Monkeypox is a viral disease that is caused by infection with the monkeypox virus (MPV). Monkeypox is typically a self-limiting illness that presents with fever and rash. However, serious complications or death can occur in some individuals.

01 Jul 2022

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Understanding Monkeypox and Global Situation

Monkeypox is a viral disease that is caused by infection with monkeypox virus.

The disease is endemic in parts of Central and West Africa, and outbreaks typically occur in populations living in rural areas who hunt, handle, and consume bushmeat. Monkeypox cases have been reported outside of Africa linked to international travel or importation of animals.

Since May 2022, there have been reports of monkeypox cases in several regions of the world (See Travel to Affected Areas below for list of countries), including some cases with no or unknown travel history to monkeypox endemic countries and occurring in men who have sex with men (MSM). MSM is not currently a known risk factor for MPV transmission. While there have been cases identified among MSM, anyone can be infected through close or direct contact. Investigations are ongoing to understand where and how the cases acquired their infections. Click here for the latest WHO update on the monkeypox situation. 

How is Monkeypox transmitted

Transmission occurs when a person comes into close contact with the virus through and infected animal, infected person or contaminated environment. Animal-to-human transmission may occur by a bite or scratch from an infected animal, bush meat preparation, or direct contact with the blood, body fluids, or skin or mucosal lesions of infected animals. Human-to-human transmission can occur via exposure to respiratory droplets or direct physical contact with the blood, body fluid or lesion material from infected individual or contaminated materials.

Symptoms of Monkeypox

Monkeypox is typically a self-limiting illness that presents with fever and rash. However, serious complications or death can occur in some individuals. The following symptoms of monkeypox are commonly experienced at the beginning of the disease:

  • Fever
  • Headache
  • Muscle ache
  • Backache
  • Swollen lymph nodes
  • Chills
  • General feeling of exhaustion
As the disease progresses, infected persons develop a rash, often starting from the face before spreading to other parts of the body, including the palms and soles. The cutaneous lesions often first present as macules, evolving successively to papules, vesicles, pustules, crusts and scabs. Symptoms may appear from 5 to 21 days following infection (i.e. incubation period). People with the infection are generally infectious from onset of fever until the skin lesions have scabbed over.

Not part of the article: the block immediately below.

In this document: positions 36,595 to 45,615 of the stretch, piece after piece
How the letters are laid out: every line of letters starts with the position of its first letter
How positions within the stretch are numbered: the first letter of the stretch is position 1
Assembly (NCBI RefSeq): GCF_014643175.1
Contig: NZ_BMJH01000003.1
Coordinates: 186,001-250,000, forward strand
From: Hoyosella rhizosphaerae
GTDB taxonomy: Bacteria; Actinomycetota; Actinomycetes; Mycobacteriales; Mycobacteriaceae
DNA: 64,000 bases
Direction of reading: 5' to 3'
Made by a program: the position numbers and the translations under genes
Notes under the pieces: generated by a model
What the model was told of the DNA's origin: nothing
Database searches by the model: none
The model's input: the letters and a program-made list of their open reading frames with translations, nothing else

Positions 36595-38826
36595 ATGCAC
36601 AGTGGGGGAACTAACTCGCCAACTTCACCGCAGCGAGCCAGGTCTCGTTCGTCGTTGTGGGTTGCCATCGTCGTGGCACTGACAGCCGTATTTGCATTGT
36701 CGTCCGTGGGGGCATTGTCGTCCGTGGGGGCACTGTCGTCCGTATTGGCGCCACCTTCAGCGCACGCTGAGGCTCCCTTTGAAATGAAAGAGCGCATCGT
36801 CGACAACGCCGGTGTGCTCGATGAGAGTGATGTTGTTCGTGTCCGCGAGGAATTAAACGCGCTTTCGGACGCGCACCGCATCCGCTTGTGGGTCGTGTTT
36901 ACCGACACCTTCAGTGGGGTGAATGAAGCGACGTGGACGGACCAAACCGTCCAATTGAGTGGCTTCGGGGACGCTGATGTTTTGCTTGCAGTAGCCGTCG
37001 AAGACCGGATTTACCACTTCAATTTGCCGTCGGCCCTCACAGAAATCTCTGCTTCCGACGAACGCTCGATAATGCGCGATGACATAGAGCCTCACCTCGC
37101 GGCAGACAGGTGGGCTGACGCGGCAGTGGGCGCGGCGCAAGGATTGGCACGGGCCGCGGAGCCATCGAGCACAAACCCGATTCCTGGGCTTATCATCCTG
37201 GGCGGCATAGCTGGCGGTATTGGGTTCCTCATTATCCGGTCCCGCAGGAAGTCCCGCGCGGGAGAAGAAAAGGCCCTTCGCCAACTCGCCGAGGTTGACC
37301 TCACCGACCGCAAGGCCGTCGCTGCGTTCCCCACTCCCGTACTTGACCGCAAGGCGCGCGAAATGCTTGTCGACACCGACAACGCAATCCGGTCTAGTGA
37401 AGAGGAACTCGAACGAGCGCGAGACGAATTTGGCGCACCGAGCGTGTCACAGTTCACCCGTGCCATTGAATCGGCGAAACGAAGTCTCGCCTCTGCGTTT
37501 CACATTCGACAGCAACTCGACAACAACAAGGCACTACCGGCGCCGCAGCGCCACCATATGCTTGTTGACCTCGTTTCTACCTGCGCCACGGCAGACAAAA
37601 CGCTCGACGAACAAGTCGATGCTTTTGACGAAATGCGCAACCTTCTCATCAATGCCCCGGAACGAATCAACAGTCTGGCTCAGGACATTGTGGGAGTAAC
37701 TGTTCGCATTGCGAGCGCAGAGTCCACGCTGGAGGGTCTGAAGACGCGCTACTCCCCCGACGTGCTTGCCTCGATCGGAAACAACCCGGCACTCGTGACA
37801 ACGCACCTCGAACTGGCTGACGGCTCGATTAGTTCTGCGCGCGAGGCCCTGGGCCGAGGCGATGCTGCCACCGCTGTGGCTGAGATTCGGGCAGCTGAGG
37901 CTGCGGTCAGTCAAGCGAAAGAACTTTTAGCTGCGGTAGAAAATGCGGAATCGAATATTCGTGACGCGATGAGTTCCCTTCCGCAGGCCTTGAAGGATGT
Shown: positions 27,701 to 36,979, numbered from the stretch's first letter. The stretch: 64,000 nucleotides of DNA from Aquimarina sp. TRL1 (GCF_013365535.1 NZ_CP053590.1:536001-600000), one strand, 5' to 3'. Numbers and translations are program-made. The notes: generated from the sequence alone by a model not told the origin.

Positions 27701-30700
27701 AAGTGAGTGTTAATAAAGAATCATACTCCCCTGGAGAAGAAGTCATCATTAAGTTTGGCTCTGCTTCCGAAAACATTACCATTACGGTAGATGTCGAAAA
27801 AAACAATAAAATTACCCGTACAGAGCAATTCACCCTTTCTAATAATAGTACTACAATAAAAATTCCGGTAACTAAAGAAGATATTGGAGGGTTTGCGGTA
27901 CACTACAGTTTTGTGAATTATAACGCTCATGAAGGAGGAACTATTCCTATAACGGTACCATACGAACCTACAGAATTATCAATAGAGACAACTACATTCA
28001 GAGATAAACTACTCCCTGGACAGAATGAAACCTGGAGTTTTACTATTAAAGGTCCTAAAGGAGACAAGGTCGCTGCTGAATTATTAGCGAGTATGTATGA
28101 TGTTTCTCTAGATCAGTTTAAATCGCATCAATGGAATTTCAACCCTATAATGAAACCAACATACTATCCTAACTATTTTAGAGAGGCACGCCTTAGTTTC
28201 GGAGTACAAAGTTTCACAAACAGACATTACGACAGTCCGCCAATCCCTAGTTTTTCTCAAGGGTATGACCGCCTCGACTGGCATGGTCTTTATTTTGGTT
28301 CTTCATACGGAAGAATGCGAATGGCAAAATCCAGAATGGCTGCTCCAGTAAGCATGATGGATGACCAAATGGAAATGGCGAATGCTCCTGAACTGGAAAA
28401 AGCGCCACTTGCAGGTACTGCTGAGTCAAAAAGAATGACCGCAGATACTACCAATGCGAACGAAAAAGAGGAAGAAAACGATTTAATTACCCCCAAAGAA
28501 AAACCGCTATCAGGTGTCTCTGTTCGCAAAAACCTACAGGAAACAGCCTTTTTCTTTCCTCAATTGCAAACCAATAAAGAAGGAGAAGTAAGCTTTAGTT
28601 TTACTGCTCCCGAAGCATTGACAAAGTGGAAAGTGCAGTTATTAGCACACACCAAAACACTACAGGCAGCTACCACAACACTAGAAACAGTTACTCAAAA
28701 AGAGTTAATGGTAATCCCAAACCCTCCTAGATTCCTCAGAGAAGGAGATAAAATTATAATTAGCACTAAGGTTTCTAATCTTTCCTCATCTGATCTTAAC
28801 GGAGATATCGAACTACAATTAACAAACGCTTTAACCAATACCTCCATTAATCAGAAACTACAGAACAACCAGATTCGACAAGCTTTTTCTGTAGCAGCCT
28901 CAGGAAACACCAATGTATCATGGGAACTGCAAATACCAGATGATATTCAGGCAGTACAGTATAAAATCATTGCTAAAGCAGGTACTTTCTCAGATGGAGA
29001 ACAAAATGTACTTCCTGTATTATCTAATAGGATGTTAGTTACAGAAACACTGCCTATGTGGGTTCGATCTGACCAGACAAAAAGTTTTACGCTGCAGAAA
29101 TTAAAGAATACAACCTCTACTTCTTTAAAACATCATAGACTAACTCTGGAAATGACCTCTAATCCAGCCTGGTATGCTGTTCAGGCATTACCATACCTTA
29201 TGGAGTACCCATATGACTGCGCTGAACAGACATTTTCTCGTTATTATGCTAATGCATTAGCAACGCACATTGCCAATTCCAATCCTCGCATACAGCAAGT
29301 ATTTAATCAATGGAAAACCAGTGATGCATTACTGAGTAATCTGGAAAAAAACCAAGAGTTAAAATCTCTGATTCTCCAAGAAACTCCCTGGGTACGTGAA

Monkeypox is typically a self-limiting illness, with symptoms usually resolving spontaneously within 14-21 days. There are no specific proven or safe treatments or vaccines available for monkeypox infection. Treatment is typically symptomatic and supportive. Vaccines and antiviral medication are also currently being developed and studied for use in the prevention and treatment for monkeypox.

Travel to affected areas

Travellers are strongly advised to maintain vigilance and take the following precautions:

  • Maintain a high standard of personal hygiene, including frequent hand washing after going to the toilet, or when hands are soiled.
  • Avoid direct contact with skin lesions of infected living or dead persons or animals, as well as objects that may have become contaminated with infectious fluids, such as soiled clothing or linens (e.g. bedding or towels) used by an infected person.
  • Avoid contact with wild animals that could harbour the virus, and consumption of bush meat.
  • Returning travellers, especially from areas affected by monkeypox1, should seek immediate medical attention if they develop any disease symptoms (e.g. sudden onset of high fever, swollen lymph nodes and rash) within three weeks of their return. They should inform their doctor of their recent travel history.
  • Given the evolving global situation, to keep updated with health issues that impact travellers’ health including disease outbreaks and travel risk at travel destination.
1As of 22 June 2022, countries where cases of monkeypox have been reported: Argentina , Australia , Austria , Belgium , Benin , Brazil , Cameroon , Canada , Central African Republic , Chile , Congo , Czechia , Democratic Republic of the Congo , Denmark , Finland , France , Georgia , Germany , Ghana , Gibraltar , Greece , Hungary , Iceland , Ireland , Israel , Italy , Latvia , Lebanon , Luxembourg , Malta , Mexico , Morocco , Netherlands , Nigeria , Norway , Poland , Portugal , Republic of Korea , Romania , Serbia , Singapore , Slovenia , Spain , Sweden , Switzerland , The United Kingdom , United Arab Emirates , United States of America and Venezuela.

Countries where monkeypox is more commonly found: Benin, Cameroon, Central African Republic, Cote d’ Ivoire, Democratic Republic of Congo, Gabon, Ghana, Ivory Coast, Liberia, Nigeria, Republic of Congo, Sierra Leone, South Sudan.

Click here for the latest WHO update on the monkeypox situation.
For Frequently Asked Questions on Monkeypox, click here.